In Costa Rica, zipline tours (also called canopy tours) are popular tourist attractions: they hook you up to a harness and then you glide through a network of wire cables high up in the trees. Although I liked the idea of getting a bird’s eye view of the rain forest, I had no interest in dangling 100 feet off the ground. Then I learned about a much more appealing option: a hanging bridges tours, where you walk across a series of suspension bridges. There are a few different hanging bridges tours throughout the country, but I decided that I would visit Rainmaker, the original hanging bridges tour, when I was in Manuel Antonio.
Rainmaker is located about 30 minutes outside of Manuel Antonio, just outside the small inland village of San Rafael Norte. It’s a 1,500 acre reserve of rain forest that was purchased in 1993 by the Gutierrez family with some help from Body Shop founder Anita Roddick. Sadly, before the sale went through, Mauricio Gutierrez drowned on the property while trying to save a local child who had fallen into one of the waterfalls. In the midst of the tragedy, a logging company was then trying to buy the space, but the Gutierrez family decided to make Mauricio’s dream come true and save the land. Aside from the trails, six suspension bridges (originally built for scientists) and a little lodge where they prepare and serve food, the land remains completely untouched.
Last Monday, the van picked us up at La Mansion Inn at 7:45 AM, collected some other hanging bridge enthusiasts from neighboring hotels, and brought us to Rainmaker. We enjoyed some delicious starfruit juice (good luck finding that back at home) and then set out with the guide to explore. He explained to us some basics of the rain forest and then he warned not to touch the trees on the sides of the trails — which do look tempting because in the rain forest every tree seems to be surrounded by different layers of vines — because we might happen upon a snake. Luckily no one came across any snakes!
Our guide introduced us to leafcutter ants, which walk in a fairly orderly procession back to their colony carrying leaves or flowers (like the ones pictured on the left) on their backs. They’re pretty impressive — they’re like those ants in the cartoons who steal the entire picnic. When you look at the line of ants, you notice that some aren’t carrying anything and that’s because they dropped their wares. The quality control is very strict and once you drop something you can’t pick it up and have to return empty-backed. I really felt for those ants who dropped their flowers/leaves/wares because that totally would have been me.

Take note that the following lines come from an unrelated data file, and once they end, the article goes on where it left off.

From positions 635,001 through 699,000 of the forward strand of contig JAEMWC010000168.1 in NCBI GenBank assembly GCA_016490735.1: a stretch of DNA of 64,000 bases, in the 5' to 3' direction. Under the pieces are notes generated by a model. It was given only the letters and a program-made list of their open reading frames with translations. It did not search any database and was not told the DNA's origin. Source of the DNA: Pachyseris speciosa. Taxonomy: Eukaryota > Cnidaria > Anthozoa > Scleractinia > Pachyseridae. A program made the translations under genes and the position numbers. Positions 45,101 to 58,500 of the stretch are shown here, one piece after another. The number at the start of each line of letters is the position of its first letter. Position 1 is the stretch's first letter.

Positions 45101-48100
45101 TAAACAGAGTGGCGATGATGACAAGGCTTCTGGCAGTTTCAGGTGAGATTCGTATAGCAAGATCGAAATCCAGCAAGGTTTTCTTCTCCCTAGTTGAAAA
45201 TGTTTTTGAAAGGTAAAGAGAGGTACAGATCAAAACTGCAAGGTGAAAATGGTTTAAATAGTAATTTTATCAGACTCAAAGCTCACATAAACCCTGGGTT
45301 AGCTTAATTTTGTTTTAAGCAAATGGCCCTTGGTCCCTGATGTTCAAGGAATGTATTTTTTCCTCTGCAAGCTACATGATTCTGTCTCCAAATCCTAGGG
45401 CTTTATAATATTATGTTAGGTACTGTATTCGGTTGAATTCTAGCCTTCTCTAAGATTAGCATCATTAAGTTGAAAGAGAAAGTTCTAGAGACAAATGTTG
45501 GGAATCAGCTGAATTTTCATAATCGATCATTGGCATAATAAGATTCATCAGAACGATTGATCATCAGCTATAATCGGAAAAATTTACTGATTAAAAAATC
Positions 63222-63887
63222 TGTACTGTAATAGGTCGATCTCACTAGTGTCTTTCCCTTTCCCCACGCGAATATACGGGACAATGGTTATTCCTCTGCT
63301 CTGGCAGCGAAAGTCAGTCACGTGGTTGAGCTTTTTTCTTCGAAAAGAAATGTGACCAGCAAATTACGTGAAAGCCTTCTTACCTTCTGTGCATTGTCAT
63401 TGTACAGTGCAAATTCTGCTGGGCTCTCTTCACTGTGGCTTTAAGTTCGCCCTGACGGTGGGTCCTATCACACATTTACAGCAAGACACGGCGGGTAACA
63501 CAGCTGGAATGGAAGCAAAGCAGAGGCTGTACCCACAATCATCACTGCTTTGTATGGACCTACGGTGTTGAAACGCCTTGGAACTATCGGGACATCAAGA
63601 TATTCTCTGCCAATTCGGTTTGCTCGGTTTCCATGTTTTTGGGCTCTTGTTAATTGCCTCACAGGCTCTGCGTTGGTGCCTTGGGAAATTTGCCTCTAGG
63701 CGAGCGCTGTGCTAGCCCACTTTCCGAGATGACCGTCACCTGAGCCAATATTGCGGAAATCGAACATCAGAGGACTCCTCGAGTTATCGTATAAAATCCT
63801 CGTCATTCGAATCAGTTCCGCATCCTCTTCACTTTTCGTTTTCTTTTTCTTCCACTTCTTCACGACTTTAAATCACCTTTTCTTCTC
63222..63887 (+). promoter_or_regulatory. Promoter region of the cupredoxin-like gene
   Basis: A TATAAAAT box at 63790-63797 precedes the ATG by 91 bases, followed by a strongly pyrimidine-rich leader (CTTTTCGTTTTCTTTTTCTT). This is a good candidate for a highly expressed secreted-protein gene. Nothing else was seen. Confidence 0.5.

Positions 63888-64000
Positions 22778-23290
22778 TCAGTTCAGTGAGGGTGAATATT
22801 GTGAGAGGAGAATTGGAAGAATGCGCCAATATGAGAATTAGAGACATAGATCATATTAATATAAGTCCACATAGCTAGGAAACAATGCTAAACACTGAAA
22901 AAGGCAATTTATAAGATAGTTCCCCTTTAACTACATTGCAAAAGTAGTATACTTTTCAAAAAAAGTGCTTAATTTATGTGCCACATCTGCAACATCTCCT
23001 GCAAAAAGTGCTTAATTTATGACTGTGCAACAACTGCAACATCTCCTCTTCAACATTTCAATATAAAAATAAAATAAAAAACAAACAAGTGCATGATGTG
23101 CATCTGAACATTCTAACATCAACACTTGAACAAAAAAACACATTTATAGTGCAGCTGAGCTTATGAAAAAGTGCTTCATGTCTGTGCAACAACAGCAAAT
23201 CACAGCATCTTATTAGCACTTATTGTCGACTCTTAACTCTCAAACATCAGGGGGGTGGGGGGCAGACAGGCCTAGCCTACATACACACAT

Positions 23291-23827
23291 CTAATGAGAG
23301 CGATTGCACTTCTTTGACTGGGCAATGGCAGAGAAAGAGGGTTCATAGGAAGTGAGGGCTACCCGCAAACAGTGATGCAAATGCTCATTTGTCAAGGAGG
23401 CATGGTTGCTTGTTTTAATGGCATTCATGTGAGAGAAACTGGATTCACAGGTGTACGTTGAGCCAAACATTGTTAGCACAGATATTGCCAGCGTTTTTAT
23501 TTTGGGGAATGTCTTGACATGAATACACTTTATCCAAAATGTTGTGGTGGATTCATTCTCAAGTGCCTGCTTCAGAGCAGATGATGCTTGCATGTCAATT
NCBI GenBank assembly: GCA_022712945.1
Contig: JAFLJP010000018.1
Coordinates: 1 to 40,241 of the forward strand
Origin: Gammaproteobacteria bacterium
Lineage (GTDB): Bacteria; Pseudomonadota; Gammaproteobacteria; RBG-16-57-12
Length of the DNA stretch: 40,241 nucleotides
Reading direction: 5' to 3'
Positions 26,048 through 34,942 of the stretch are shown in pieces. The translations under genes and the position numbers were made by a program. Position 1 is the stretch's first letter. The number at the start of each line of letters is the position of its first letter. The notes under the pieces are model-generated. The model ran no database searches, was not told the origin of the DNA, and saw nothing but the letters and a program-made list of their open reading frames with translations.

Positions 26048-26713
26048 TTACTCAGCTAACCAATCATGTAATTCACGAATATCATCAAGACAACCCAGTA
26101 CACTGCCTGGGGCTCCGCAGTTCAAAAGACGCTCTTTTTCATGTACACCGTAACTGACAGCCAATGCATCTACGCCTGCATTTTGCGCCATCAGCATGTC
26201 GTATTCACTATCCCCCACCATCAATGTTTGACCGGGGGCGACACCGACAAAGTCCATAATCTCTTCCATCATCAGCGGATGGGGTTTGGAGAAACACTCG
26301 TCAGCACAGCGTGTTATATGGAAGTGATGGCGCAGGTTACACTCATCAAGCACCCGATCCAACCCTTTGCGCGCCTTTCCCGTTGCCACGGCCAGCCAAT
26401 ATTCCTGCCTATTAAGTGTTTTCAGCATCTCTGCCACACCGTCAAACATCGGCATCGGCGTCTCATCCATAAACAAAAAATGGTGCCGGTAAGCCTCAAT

Then we started along the trail. We did a “practice” bridge first, called as such because it wasn’t too high off the ground. The hanging bridges sway a little but they aren’t too scary, even if you have a minor fear of heights like I do. The scariest one is the highest and longest one (pictured at top) — it also has the best views as you catch a glimpse of a sliver of the ocean (pictured right). If you absolutely hated heights, then this tour would not be for you. But as long as you can handle it, you are in for a really unique experience and I highly recommend it. The trail and bridges take you deep into the rain forest, which is a really cool feeling. You don’t get that when you’re in Manuel Antonio Park and I definitely didn’t get it when I was in Arenal, hiking around the volcano.
A hike is the best way to think of this tour — it’s not a thrill jaunt like the zipline. And it’s way more about flora than fauna, although our guide did find a poison dart frog (pictured left). The frog looks beautiful but it’s actually very dangerous and secretes poison through its skin, although our guide bravely held it long enough for all of us to photograph it. (He was our favorite and most knowledgeable guide in Costa Rica.) We also saw some butterflies but those were impossible to photograph as they wouldn’t stop flitting about.
But most of our attention was focused on the abundant greenery. The foliage at Rainmaker is so dense that you don’t even have to worry about sunscreen, although you do get quite hot as it’s very humid and the tour is a bit of a workout. Towards the end of the tour, we had the chance to swim in a waterfall. It was a small, picturesque pool (pictured below) that was just the perfect place to cool off before lunch.
Then we returned back to the lodge for a well-deserved meal. I wasn’t too excited about the lunch, because a few days before we had taken a tour to Cano Negro Wildlife Refuge and our included a tipico lunch that was a little to tipico for me. But this turned out to be one of my favorite meals in Costa Rica. It was traditional, but not certainly not boring. The main dish was a yellow rice with shredded chicken, and there were homemade tortillas, salad and beans to go with it. Soon after we started eating, it began to rain heavily. I guess they don’t call it Rainmaker for nothing.